*Editor's Note: In the May 2009 issue of CRST Europe, we featured articles on the basics of ultrasound and fluidics, focusing on the importance of phaco tip selection and incision size to guarantee good anterior chamber stability. This spurred the addition of Fundamentals, a new column featuring articles about the practical aspects of ophthalmology. The column will alternate between cataract and refractive topics. In this installment, Co-Chief Medical Editor, Khiun F. Tjia, MD, discusses surge, one of the main causes of anterior chamber instability, and the potential for damage caused by air in the aspiration line. Because surge is not directly visible, it is rarely recognized as a probable cause of chamber instability.
At the 2008 Dutch Ophthalmological Society meeting, an interesting case was presented during the complicated cases video symposium. A resident having difficulty managing a hard cataract case stepped aside as the supervising surgeon took over. On occlusion break, half of the iris disappeared into the phaco tip. The audience reacted with a mix of surprise and shock. In the ensuing discussion, not one cataract surgeon (out of approximately 200) could identify what caused the phaco tip to swallow half of the iris.
The cause was surge. Surge is the sudden aspiration of fluid directly after occlusion break, when the compliant tubing springs back into its original shape, from a contracted state (due to vacuum). The temporary exsistence of a high pressure gradient between the aspiration line and the anterior chamber can induce an uncontrollable increase in the amount of liquid aspirated, which escalates the risk of a drop in intraocular pressure and a collapse of the anterior chamber.1 In the previously mentioned case, when the resident retracted the phaco tip from the eye, a large amount of air was aspirated. The supervising surgeon did not notice air in the tubing and continued the case. The surge of aspirated air forced the iris to vault into the phaco tip.
Every surgeon has probably encountered a similar situation. However, few surgeons, as evidenced by the video symposium, are aware of the dangers of aspirated air. In this article, I suggest how to avoid surge.
When the phaco tip is occluded, the flow of liquid is temporarily interrupted. Once the blockage is relieved, a sudden occlusion break occurs, and the flow resumes. Because surge occurs directly after occlusion break, its volume is dependent on the following factors:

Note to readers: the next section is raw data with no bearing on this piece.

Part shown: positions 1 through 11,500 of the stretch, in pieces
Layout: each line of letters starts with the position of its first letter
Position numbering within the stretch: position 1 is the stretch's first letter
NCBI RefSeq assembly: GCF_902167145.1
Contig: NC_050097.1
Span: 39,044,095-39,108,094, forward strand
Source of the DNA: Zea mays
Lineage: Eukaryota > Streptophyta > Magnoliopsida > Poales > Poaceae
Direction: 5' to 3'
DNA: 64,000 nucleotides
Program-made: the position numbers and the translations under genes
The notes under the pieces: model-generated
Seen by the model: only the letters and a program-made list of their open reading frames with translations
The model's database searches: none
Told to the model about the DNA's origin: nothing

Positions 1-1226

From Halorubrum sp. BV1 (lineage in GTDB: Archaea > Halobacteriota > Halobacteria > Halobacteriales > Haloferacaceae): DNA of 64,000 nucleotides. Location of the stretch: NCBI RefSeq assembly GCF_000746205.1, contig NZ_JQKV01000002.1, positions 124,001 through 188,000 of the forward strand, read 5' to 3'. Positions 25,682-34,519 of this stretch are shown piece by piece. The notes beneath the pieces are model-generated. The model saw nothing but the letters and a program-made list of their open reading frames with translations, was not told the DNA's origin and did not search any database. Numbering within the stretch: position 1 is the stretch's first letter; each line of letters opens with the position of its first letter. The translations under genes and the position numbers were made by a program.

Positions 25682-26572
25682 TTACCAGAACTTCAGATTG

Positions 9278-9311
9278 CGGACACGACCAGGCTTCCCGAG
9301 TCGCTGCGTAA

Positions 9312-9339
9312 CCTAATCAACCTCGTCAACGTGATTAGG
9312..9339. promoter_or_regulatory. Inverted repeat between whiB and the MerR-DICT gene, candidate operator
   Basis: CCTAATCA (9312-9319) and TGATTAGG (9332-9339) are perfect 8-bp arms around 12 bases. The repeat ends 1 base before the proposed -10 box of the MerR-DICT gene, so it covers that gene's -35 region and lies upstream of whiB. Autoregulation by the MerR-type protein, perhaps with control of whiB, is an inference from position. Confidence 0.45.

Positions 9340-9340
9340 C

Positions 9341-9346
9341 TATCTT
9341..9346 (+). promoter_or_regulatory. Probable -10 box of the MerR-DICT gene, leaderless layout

- The volume debit caused by the contraction of the compliant tubing under vacuum. With increasing vacuum, the potential surge flow volume also increases;
- The resistance of the phaco tip to outflow during occlusion break. This is determined by the narrowest part of the phaco tip lumen;
- The resistance of the irrigating sleeve to inflow upon occlusion break; and
- The infusion pressure for inflow, which is determined by bottle height.
When a significant amount of air is inadvertently aspirated, the postocclusion surge response can be dramatically higher because air is more compliant than fluid. The air in the aspiration line will enlarge significantly under vacuum. On occlusion break, the air will return to its original volume, markedly adding to the force of the surge. Air is easily aspirated when the phaco tip is retracted from the eye while in footswitch position 2. This happens often, and many surgeons are unaware of the danger.
One can limit postocclusion surge by selecting the appropriate phaco tip and sleeve design in relation to fluidics settings. In general, a beginning phaco surgeon should not use very high vacuum settings.
Manufacturers of phaco machines have tried to improve the fluidics performance of their latest models through hardware solutions (eg, lower-compliance tubing, restricted-lumen tubing, very narrow lumen phaco tips) and software solutions (eg, antisurge algorithm) to decrease postocclusion surge flow. Presently, there is not a phaco machine that can detect and/or completely compensate for aspirated air. In fact, when air is present in the aspiration tubing, manufacturer statements regarding anterior chamber stability do not apply.
Air is compliant and can lead to a dramatic postocclusion surge if aspirated. Keep air out of the aspiration line to avoid a surge event. If air is aspirated, be aware and prepared for postocclusion surge until the air has emptied from the aspiration line.
Khiun F. Tjia, MD, is an Anterior Segment Specialist at the Isala Clinics, Zwolle, Netherlands. Dr. Tjia states that he is a consultant to Alcon Laboratories, Inc. He is the Co-Chief Medical Editor of CRST Europe. Dr. Tjia may be reached at e-mail: firstname.lastname@example.org.
- Buratto L, Werner L, Apple D, Zanini M. Phacoemulsification: Principles and Techniques. 2nd Edition. Thorofare, NJ: Slack Incorporated; 2003: 43.